The case for collective force
Matt Yglesias is sharply skewing the facts in his Op-Ed “ Beyond preemption,” when he tries to link Hillary Clinton’s purported willingness to bomb Iran, for which there is no evidence, to a piece that Lee Feinstein and I co-authored for Foreign Affairs in 2004. That piece was entitled “A Duty to Prevent.” In it we did indeed write, as Yglesias quotes, that “the biggest problem with the Bush preemption strategy may be that it does not go far enough.” But Yglesias employs the journalistically unprofessional tactic of quoting only part of a sentence. The full context for that quote is the following passage:
“Addressing [the danger of “a brutal ruler acquiring nuclear weapons or weapons of mass destruction”] requires a different strategy, one that maximizes the chances of early and effective collective action. In this regard, and in comparison to the changes that are taking place in the area of intervention for humanitarian protection purposes, the biggest problem with the Bush preemption strategy may be that it does not go far enough.”
The phrases I have italicized go to the core of our argument. We acknowledged that the weapons of mass destruction had not been found in Iraq and indeed noted that had the U.S. been willing to follow the United Nations process to its logical and legal conclusion, we would have been persuaded that those weapons did not exist in the first place. However, the possibility of regimes with no checks and balances on their power acquiring illegal nuclear weapons continued to exist (Exhibit A: North Korea). We argued that the world had to be prepared to take “early and effective collective action” against such a threat just as it was preparing to take early and effective collective action against massive humanitarian violations through the doctrine of an individual government’s responsibility to protect its own people.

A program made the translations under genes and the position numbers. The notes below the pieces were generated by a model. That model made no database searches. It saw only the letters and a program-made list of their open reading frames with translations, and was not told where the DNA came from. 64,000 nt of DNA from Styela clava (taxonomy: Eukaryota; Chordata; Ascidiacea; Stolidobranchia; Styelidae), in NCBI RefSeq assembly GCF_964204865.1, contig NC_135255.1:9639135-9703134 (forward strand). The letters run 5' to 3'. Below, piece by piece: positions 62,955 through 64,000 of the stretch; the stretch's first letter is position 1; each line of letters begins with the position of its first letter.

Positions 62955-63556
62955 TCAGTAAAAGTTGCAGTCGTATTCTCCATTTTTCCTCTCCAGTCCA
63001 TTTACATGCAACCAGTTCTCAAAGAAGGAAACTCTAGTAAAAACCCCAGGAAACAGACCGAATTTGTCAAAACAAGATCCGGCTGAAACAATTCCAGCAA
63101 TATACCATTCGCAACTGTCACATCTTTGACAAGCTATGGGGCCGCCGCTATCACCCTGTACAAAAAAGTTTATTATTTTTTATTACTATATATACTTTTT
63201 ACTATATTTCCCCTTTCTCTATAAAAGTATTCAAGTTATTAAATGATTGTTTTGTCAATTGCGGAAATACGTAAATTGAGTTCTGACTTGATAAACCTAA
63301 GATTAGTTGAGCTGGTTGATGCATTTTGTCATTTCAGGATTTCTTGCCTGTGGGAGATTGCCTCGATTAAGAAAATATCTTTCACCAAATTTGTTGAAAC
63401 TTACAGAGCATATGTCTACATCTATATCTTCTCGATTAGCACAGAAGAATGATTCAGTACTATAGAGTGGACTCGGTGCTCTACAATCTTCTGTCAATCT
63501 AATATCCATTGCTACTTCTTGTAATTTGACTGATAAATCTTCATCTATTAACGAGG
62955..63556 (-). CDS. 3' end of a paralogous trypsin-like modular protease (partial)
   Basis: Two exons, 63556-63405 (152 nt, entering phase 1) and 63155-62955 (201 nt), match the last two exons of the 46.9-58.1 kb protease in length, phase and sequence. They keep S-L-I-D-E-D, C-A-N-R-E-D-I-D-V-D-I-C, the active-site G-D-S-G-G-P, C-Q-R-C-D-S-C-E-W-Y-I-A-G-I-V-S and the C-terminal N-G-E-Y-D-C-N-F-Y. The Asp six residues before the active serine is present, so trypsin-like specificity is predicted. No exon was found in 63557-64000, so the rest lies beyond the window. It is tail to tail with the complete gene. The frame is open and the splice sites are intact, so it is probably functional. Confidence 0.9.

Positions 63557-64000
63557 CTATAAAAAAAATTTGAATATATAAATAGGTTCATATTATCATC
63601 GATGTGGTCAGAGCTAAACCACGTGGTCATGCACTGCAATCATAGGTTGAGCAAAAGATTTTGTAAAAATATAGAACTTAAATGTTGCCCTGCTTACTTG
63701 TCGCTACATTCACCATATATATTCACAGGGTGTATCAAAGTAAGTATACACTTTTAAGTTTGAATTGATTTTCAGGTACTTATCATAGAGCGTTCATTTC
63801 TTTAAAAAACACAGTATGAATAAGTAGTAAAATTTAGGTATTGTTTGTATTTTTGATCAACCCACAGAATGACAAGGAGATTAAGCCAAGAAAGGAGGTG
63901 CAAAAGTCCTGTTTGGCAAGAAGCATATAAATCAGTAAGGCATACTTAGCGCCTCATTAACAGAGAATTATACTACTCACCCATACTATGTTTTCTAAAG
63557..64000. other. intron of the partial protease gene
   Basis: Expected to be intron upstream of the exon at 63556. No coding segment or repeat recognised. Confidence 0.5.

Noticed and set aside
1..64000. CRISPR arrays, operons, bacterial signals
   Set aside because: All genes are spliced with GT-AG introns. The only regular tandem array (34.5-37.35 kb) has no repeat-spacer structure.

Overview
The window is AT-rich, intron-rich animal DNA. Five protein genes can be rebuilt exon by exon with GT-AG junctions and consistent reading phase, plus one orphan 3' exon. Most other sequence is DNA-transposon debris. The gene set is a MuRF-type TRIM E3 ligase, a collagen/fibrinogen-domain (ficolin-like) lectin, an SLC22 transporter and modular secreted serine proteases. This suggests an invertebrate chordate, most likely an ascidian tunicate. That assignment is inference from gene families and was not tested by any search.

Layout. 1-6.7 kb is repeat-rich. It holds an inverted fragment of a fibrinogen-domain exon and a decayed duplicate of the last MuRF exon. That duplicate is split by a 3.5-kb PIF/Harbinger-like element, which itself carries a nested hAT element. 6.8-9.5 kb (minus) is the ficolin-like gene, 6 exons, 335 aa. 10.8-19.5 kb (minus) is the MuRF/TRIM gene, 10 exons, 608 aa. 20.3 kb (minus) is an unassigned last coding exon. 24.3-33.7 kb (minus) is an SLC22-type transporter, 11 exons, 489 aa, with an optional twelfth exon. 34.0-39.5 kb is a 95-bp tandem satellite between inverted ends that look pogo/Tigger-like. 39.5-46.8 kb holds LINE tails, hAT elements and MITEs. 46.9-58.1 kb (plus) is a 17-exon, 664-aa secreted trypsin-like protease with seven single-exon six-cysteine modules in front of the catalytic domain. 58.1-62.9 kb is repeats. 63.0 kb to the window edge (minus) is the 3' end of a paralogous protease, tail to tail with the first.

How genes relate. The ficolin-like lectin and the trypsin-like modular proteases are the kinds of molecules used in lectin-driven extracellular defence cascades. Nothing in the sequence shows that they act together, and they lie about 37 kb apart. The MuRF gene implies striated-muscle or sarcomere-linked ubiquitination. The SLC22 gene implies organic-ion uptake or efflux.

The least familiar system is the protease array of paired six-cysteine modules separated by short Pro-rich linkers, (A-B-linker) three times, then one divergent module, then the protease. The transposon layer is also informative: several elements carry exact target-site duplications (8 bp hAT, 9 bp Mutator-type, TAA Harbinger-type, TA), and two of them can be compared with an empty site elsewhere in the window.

The centerpiece of our argument is that unilateral action that involves force ought to be avoided at all costs, but that at the same time the existing rules for multilateral authorization of options of the use of force were inadequate to meet the kinds of threats we face in the 21st century. We thus proposed a doctrine that would allow a collective response to the potential acquisition of nuclear weapons by a regime with no checks on its ability to use them on either a global or, as a last resort, a regional basis.
The larger issue here goes to the core of one of the most disastrous consequences of the Bush foreign policy. The unilateralism espoused by the first Bush administration and many still within the administration today has created a false choice between adhering to a collective decision-making system created for a different world in 1945 and going to war without any collective authorization whatsoever. Our article was a sharp rejection of the Bush Doctrine. But it was nevertheless an attempt to chart a different path, a path of reform that recognized both the existence of new threats and the vital importance of a rules-based response.
Anne-Marie Slaughter is Dean of the Woodrow Wilson School of Public and International Affairs at Princeton University and author of The Idea That Is America: Keeping Faith with Our Values in a Dangerous World.
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